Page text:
What is e-government?
Definitions of e-government range from “the use of information technology to free movement of information to overcome the physical bounds of traditional paper and physical based systems”  to “the use of technology to enhance the access to and delivery of government services to benefit citizens, business partners and employees.”  The common theme behind these definitions is that e-government involves the automation or computerization of existing paper-based procedures that will prompt new styles of leadership, new ways of debating and deciding strategies, new ways of transacting business, new ways of listening to citizens and communities, and new ways of organizing and delivering information. 
Ultimately, e-government aims to enhance access to and delivery of government services to benefit citizens. More important, it aims to help strengthen government’s drive toward effective governance and increased transparency to better manage a country’s social and economic resources for development. 
The key to e-government is the establishment of a long-term, organization-wide strategy to constantly improve operations with the end in view of fulfilling citizen needs by transforming internal operations such as staffing, technology, processes and work flow management.
Thus, e-government should result in the efficient and swift delivery of goods and services to citizens, businesses, government employees and agencies. To citizens and businesses, e-government would mean the simplification of procedures and streamlining of the approval process. To government employees and agencies, it would mean the facilitation of cross-agency coordination and collaboration to ensure appropriate and timely decision-making.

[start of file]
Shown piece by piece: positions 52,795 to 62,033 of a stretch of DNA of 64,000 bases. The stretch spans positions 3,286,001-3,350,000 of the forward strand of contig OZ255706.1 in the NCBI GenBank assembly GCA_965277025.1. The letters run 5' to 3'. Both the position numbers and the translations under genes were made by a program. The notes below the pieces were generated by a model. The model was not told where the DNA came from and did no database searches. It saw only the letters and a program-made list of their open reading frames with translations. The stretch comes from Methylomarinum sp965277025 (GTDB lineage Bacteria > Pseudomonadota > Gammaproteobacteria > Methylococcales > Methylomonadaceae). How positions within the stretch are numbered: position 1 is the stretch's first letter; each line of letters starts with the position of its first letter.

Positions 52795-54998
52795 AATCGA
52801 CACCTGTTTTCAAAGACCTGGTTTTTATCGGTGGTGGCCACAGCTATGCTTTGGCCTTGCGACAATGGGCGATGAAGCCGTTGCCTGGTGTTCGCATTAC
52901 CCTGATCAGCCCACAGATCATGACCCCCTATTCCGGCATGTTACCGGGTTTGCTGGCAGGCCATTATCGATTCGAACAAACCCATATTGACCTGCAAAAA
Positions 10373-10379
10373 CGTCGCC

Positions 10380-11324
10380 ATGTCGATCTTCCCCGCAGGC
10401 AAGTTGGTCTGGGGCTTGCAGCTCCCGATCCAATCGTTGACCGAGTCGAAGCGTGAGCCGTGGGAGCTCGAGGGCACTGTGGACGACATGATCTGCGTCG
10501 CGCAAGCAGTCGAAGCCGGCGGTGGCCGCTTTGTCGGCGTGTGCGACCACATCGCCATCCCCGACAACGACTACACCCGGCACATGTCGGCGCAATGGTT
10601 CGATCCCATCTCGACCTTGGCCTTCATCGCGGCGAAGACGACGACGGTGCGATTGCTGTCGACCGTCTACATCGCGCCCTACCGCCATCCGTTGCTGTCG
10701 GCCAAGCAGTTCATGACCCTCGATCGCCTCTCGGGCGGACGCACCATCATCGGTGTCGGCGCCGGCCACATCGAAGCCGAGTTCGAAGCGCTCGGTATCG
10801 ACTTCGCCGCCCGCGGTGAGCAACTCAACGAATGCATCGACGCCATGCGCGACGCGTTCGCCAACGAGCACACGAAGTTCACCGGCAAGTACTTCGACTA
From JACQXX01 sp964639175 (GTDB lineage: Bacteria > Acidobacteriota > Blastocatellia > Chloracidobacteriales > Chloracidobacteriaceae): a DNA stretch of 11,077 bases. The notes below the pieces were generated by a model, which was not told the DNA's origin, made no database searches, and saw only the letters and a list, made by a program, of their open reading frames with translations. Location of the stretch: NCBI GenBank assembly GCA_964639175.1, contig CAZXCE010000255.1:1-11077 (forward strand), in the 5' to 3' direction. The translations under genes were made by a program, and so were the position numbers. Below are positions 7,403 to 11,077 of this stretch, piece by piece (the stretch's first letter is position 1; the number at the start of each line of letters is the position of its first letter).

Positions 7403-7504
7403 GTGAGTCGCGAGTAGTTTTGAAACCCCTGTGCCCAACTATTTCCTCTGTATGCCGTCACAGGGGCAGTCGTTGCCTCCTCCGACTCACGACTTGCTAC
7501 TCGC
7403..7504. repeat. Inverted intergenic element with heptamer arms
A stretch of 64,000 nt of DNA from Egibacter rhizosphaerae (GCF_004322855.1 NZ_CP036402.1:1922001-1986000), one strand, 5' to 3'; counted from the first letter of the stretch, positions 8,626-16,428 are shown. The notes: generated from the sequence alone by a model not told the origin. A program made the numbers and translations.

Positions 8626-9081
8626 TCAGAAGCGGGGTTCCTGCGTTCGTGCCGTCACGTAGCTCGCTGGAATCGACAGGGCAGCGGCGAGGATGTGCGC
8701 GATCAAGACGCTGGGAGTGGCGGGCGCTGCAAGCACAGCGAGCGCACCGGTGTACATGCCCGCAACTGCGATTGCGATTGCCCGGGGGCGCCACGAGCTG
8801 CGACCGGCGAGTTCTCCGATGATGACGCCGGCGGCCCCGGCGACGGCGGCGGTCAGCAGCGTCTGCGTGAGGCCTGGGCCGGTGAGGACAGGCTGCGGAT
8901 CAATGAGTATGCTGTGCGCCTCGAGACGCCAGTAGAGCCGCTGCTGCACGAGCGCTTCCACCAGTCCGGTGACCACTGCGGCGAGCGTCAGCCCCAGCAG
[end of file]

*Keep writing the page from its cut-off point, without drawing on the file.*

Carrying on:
What are the types of e-government transactions?
e-Government services focus on four main customers: citizens, the business community, government employees, and government agencies. e-Government aims to make interaction with citizens, businesses, government employees, government agencies and other governments more convenient, friendly, transparent, inexpensive and effective.
In an e-government system, individuals are able to initiate a request for a particular government service and then receive that government service through the Internet or some computerized mechanism. In some cases, the government service is delivered through one government office, instead of many. In other cases, a government transaction is completed without direct in-person contact with a government employee.
What are the specific types of services delivered through e-government?
The four types of e-government services are Government-to-Citizen (G2C), Government-to-Business (G2B), Government-to-Employee (G2E), and Government-to-Government (G2G).
G2C includes information dissemination to the public, basic citizen services such as license renewals, ordering of birth/death/marriage certificates and filing of income taxes, as well as citizen assistance for such basic services as education, health care, hospital information, libraries, and the like.
- Box 1. Singapore's e-citizen Portal  : A Case Study in G2C Transactions
G2B transactions include various services exchanged between government and the business community, including dissemination of policies, memos, rules and regulations. Business services offered include obtaining current business information, downloading application forms, renewing licenses, registering businesses, obtaining permits, and payment of taxes. The services offered through G2B transactions also assist in business development, specifically the development of small and medium enterprises. Simplifying application procedures that would facilitate the approval process for SME requests would encourage business development.